Belgrave Library to remain open
Published on Friday, November 11, 2016
BELGRAVE Library is set to remain open and in its current location, the city council has said today.
Proposals had been developed to move the library into the nearby Belgrave Neighbourhood Centre building, but these will not now be taken forward.
The city council recently consulted on proposals to change the way services are delivered in the wards of Belgrave, Humberstone and Hamilton, Rushey Mead, Thurncourt and Troon.
It’s part of the council’s Transforming Neighbourhood Services project, which is reviewing community services to make sure that they are affordable and meet local people’s needs.
The city council needs to save £1.7million in neighbourhood services across the city, and is looking at ways of doing this while making sure a wide range of services continue to be delivered. This often means consolidating services in some community buildings, while offering others for sale or for community groups to run.
However, having looked in detail at plans for a potential library move, the city council has established that a move would not be cost-effective.
Cllr Kirk Master, assistant city mayor responsible for neighbourhood services, said: “I have decided to maintain the status quo at Belgrave Library, so this proposal will not be pursued.
“We know this is a well-used and much-loved library, and when we looked into the costs of moving it, we found that it didn’t make financial sense.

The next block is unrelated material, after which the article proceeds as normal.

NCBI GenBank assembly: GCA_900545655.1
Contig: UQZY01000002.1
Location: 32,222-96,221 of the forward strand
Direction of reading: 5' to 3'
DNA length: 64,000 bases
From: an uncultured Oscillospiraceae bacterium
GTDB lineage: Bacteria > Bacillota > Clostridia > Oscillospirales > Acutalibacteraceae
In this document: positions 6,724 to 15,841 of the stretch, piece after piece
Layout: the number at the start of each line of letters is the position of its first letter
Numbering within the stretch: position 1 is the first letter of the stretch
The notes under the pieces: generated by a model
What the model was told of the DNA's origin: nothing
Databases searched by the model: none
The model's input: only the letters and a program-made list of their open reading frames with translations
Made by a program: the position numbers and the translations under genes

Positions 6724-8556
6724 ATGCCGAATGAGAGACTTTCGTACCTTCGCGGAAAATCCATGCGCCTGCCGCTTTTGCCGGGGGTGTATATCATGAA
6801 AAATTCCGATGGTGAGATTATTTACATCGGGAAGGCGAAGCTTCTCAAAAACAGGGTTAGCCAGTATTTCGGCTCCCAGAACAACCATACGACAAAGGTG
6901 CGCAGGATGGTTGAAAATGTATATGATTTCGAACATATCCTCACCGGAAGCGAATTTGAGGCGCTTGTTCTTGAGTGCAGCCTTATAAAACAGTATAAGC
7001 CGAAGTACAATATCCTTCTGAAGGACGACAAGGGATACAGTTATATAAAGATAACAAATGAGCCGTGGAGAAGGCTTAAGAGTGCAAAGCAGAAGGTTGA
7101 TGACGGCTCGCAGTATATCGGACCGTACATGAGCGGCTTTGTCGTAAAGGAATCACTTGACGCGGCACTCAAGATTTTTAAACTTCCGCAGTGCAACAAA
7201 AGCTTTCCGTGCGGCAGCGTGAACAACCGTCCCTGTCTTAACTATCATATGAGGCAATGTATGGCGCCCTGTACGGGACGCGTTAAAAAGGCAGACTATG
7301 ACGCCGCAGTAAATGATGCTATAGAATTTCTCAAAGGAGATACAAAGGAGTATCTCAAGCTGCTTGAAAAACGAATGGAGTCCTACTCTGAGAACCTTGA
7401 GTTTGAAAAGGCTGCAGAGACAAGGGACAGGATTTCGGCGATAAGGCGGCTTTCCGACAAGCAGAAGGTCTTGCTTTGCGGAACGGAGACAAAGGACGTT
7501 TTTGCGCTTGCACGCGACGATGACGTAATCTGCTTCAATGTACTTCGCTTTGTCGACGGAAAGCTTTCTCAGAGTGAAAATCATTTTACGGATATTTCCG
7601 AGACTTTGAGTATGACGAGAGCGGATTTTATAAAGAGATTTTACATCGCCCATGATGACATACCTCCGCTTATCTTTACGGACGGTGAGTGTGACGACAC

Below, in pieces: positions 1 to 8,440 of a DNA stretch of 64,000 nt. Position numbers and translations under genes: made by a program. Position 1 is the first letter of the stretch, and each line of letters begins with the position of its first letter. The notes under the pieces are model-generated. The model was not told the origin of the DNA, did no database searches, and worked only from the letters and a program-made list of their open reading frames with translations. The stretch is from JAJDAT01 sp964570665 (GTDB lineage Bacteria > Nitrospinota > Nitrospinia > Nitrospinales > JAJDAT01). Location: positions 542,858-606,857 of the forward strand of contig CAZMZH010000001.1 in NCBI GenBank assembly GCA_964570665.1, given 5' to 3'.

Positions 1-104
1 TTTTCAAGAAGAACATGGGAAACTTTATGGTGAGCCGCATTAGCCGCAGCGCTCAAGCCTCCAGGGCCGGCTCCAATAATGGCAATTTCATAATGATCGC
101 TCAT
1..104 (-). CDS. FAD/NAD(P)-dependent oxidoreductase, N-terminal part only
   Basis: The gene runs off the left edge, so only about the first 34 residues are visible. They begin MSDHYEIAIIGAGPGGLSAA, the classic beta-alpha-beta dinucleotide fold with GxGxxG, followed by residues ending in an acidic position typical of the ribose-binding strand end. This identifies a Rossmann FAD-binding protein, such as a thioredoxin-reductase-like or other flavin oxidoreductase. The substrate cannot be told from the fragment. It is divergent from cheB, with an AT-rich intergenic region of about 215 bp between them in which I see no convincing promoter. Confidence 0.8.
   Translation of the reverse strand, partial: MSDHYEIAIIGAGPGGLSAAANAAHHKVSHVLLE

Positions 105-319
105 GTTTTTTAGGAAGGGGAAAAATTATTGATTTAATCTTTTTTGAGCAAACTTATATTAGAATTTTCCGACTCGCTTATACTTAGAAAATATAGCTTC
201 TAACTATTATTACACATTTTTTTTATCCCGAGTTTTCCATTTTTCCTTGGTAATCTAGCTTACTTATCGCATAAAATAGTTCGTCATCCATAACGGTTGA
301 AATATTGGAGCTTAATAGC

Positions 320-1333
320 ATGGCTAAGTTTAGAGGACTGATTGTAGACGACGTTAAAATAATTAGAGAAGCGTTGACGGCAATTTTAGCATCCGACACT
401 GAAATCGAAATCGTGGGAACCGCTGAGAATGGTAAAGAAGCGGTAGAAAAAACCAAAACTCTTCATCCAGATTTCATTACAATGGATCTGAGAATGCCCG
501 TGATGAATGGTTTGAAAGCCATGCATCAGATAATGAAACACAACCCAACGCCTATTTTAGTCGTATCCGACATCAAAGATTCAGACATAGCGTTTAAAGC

“We need to look again at how Belgrave Neighbourhood Centre could work as a multi-use hub for the local area, because we know these have worked well in other parts of the city. But we need to make sure any proposals to consolidate services make best use of the space on offer.”
He added: “It’s very important that we continue to talk to, and work with, community groups who use both buildings. Government cuts mean we’ve got to change the way we do things, but we’re keen to work with users of all our neighbourhood services as we formulate plans for the future.”
As a result of feedback from the recent consultation, Hamilton Library will expand with more access provided to a multi-use community space in the building.
Proposals are still being looked at for other community buildings in the area, including buildings in Netherhall and Rushey Mead.
Changes have already taken place in other areas of the city to transform buildings into multi-use hubs. This often leads to longer opening hours and greater access to services at buildings that provide – for example – housing services, libraries, community facilities and access to customer services, all under one roof.
A report on the changes to proposals for the north east of the city will be published next week, ahead of the council meeting on 24 November.